Transpiration is a process in which the plant releases water in a gaseous state. This process can be quite harmful if it occurs in excess.
Many people don’t know, but plants also lose water through transpiration. In fact, they lose much more water than animals, so they consume much more of this product. It is estimated that vegetables lose 99% of the water absorbed to the environment in the form of steam, that is, through transpiration.
→ Where does sweating occur?
Transpiration occurs anywhere on the plant that is above the ground, however, most transpiration occurs in the leaves. The greatest loss of water occurs through the stomata , small openings surrounded by guard cells located in the epidermis. A small part of water is also lost through the cuticle and lenticels.
Stomatal transpiration occurs in two stages:
1. Evaporation of water that is present on the surface of the cell wall of the cells that surround the intercellular spaces of the leaves;
2. Water vapor diffuses into the atmosphere through the stomata.
It can be seen, therefore, that stomatal opening and closing are directly related to the transpiration process. When the stomata closes, there is a decrease in the loss of water through the leaves, however, when it closes, the stomata prevents the entry of carbon dioxide, which is essential for photosynthesis. To resolve this issue, some plants perform their gas exchange at night.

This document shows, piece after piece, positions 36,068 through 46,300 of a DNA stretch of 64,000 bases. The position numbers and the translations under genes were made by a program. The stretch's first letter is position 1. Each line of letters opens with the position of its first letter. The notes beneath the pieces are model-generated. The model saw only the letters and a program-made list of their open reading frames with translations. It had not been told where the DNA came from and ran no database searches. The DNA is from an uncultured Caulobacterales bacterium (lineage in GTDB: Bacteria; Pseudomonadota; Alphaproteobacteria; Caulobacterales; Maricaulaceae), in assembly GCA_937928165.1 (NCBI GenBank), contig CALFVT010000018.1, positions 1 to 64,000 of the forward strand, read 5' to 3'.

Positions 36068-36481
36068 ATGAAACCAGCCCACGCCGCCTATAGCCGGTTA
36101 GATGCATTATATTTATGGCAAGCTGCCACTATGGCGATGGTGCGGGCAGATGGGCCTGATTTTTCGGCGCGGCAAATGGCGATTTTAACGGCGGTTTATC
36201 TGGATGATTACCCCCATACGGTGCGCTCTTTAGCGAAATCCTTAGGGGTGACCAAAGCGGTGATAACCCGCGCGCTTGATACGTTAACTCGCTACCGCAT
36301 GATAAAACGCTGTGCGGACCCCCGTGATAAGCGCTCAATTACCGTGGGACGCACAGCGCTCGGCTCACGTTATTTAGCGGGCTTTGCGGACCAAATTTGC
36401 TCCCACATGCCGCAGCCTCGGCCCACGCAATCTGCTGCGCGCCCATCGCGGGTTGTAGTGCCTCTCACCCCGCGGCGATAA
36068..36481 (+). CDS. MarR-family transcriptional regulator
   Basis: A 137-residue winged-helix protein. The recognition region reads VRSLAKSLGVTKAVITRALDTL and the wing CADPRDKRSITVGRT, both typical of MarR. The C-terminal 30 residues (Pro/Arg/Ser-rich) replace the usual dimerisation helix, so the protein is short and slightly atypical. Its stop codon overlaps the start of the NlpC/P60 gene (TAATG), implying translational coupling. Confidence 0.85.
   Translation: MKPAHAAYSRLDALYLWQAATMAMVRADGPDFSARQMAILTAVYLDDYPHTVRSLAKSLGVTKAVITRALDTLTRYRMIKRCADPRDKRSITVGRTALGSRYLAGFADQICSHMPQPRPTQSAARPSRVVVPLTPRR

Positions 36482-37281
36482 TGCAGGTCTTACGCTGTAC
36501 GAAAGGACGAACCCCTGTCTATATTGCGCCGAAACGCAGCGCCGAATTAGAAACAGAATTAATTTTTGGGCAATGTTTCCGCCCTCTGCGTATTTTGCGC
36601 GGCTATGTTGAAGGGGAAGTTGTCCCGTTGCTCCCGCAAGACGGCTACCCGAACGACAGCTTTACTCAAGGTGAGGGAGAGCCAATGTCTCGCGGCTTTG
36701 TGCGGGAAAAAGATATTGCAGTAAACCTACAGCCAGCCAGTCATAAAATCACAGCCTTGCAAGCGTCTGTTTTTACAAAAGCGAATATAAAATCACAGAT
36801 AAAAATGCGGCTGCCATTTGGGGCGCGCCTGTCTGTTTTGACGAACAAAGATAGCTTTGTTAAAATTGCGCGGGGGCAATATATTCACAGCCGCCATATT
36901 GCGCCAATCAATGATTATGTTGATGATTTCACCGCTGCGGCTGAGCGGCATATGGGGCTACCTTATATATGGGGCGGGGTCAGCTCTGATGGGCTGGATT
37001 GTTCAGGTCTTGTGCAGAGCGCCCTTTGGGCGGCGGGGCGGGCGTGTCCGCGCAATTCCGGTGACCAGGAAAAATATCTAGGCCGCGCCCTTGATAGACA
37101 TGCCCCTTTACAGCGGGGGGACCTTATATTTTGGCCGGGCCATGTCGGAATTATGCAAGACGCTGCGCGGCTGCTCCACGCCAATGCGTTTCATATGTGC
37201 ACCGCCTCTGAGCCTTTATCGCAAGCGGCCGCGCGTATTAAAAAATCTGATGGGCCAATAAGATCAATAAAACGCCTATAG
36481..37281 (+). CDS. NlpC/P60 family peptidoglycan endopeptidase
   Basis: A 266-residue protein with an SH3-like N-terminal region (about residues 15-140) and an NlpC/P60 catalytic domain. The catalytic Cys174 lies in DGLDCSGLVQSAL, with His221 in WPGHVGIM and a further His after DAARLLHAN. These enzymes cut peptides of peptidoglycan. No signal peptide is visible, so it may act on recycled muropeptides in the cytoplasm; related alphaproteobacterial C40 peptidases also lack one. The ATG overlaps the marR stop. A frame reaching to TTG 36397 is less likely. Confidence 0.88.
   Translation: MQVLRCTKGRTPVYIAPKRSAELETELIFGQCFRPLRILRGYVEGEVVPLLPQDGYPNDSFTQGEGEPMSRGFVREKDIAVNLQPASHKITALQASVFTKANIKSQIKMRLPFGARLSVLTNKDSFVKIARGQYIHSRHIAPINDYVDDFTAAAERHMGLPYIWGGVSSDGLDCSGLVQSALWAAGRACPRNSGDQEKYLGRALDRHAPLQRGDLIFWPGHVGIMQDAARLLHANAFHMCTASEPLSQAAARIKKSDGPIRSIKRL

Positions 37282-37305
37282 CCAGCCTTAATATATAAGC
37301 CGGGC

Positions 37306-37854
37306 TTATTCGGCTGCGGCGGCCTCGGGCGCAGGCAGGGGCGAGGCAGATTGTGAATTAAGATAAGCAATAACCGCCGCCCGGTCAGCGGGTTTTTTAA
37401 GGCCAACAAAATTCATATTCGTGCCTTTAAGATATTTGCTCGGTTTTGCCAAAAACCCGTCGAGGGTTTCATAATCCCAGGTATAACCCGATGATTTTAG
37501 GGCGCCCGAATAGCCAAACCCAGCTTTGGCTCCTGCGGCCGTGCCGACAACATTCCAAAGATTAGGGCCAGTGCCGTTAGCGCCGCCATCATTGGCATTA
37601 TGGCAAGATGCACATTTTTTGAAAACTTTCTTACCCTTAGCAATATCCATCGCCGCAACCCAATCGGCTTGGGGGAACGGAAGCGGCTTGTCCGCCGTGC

→ Is transpiration a bad process for the plant?
Transpiration, if it occurs in excess, can be extremely harmful, as the exaggerated loss of water can lead the plant to dehydration. Even so, this process is necessary. As said, transpiration is directly related to the capture of carbon dioxide. Failure to uptake affects the photosynthetic rate. It is worth noting, however, that carbon dioxide is also produced by the plant in the respiration process, which ensures that photosynthesis takes place at low levels, when the stomata are closed.
Transpiration is also important to ensure the circulation of raw sap in the plant’s body, a theory called tension-cohesion. According to this theory, water from the xylem is practically pulled to replace the water lost in transpiration.
→ Factors that influence the rate of transpiration
Some factors affect the rate of transpiration, in addition to the aforementioned opening and closing of stomata. Look:
- Temperature : Increasing temperature increases the rate of transpiration;
- Humidity: Humidity causes a decrease in the rate of transpiration;
- Air currents: Dry wind increases the rate of transpiration.
We cannot forget also factors of the plant itself, such as evaporation surface, cuticle thickness and presence of trichomes . The latter lower the leaf temperature, reducing water loss.